The abundant thimbleberries helped Andy forget about the smoke, but the same can’t be said for Laurie.
She felt robbed of views. And that she had lost and other people ahead of us had won because they got to see the views and we didn’t.
“What’s the difference between smoke and rain?” Asked Andy. “At least we’re not wet and miserable.”
He’s a voice of reason but sympathizes with Laurie’s feelings. We did all the hard work the last few days to be here, but we don’t get to see any of it.
All we can do is accept that this is what we’re encountering and enjoy what we can.
Laurie’s nose was burning and her lungs were feeling irritated from the smoke, so she tied her banana over her face, resembling the hiking bandit.
This didn’t last long though as her dark glasses kept fogging up with each breath.
On our descent we met and hiked with Bonus Miles. Fires forced him out at Stevens Pass last year. He’s back to finish his thru hike from Stevens Pass to Stehekin.
We traded stories about the trail and our experiences, and introduced him to thimbleberries. His feet hurt because he hadn’t hiked much before this trip, so we parted ways when he stopped to soak them in a creek.
We continue to meet people from all walks of life out here for different reasons. It’s great!
We continued our long descent to the Suiattle River. The old bridge washed out a few years ago, and getting to the new bridge included an extra 7 miles of hiking.
At first we were annoyed but later it made sense. The river was fast flowing, silty and very wide in some places. At least the 7 mile detour was scenic. We walked through an old growth forest with huge trees. Andy hugged one of them and his arms didn’t even go a third of the way around!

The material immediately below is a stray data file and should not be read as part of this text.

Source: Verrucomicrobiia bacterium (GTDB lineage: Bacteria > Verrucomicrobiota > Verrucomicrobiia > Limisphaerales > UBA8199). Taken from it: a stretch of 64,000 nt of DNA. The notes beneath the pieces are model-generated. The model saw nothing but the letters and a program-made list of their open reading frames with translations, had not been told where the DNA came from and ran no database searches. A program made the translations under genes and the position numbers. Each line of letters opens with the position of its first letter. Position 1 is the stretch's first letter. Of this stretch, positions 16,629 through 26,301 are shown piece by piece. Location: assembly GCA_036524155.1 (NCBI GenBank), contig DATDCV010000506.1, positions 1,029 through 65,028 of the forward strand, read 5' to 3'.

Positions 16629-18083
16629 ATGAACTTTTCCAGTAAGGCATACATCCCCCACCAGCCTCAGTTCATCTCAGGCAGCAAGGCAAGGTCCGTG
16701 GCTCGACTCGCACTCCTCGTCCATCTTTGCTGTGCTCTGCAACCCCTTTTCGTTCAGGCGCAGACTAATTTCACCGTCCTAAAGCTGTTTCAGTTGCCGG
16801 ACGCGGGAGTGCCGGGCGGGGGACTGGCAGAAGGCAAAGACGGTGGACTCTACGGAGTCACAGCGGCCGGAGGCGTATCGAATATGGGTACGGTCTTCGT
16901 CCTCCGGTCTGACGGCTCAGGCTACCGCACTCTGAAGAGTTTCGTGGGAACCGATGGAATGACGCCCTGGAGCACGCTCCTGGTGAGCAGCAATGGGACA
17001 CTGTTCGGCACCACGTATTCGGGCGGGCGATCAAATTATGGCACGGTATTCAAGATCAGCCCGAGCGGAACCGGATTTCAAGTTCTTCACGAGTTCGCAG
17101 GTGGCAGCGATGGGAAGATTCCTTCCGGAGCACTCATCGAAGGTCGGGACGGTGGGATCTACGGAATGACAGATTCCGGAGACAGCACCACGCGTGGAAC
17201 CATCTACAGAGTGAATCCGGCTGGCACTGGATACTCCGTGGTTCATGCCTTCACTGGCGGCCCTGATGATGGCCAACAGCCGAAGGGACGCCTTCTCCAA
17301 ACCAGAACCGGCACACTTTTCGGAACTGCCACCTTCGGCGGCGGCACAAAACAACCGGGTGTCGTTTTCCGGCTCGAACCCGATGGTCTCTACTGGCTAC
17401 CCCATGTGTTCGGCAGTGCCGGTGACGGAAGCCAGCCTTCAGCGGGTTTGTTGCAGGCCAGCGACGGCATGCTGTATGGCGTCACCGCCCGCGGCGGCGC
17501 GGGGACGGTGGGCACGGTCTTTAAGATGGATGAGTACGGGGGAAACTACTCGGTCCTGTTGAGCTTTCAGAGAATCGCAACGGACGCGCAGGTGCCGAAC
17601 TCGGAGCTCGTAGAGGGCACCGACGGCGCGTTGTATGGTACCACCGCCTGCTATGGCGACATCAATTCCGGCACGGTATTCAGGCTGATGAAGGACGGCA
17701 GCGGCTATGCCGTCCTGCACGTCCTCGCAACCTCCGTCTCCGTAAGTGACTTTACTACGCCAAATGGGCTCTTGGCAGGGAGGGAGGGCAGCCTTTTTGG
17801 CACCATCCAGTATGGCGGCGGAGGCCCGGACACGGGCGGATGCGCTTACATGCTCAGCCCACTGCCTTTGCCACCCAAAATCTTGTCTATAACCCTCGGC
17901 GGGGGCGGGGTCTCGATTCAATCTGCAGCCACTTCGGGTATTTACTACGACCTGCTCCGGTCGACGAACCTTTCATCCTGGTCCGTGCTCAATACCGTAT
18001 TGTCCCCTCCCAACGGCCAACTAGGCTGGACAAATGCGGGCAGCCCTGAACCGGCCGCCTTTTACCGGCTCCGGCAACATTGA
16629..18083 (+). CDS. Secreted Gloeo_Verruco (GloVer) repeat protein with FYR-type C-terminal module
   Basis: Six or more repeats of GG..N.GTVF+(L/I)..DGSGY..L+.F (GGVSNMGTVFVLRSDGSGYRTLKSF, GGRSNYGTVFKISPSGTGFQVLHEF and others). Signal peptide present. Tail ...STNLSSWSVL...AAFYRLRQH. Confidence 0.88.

We enjoyed a cheese break once across the bridge. Well… we enjoyed it as much as we could. It was another hot day and at 2000 feet it was muggy.
Laurie was hot and uncomfortable. She was struggling. It’s been a rough section for both of us, but battling the heat was taking its toll on her.
Hopefully cheese and candy help! They can’t hurt right?
After 15 minutes we were ready to go. The flies have been horrible lately, making breaks unpleasant. Particularly when we get covered by biting horse flies.
We pushed on to the first crossing of Miner’s Creek. When we arrived the man already camped there greeted us by saying with a big smile, “Hey I know you!”
We smiled too anticipating what he’d say next.
“I read your blog!”
Ed (trail name Enoch Sir Peanut Butter) has been following our hike since the beginning. He is a very friendly guy hiking with Bonus Miles from Stevens Pass to Stehekin.
We love running into people who read our blog. Ed thanked us for journaling on a regular basis. He also told us he really appreciates how we end each post with two things we are grateful for.
We cleaned off in the cold creek, made dinner and went to sleep around 10pm with the creek keeping us cool and the breeze keeping the flies and mozzies at bay.
Tonight we are grateful for gently graded switchbacks and our healthy lungs.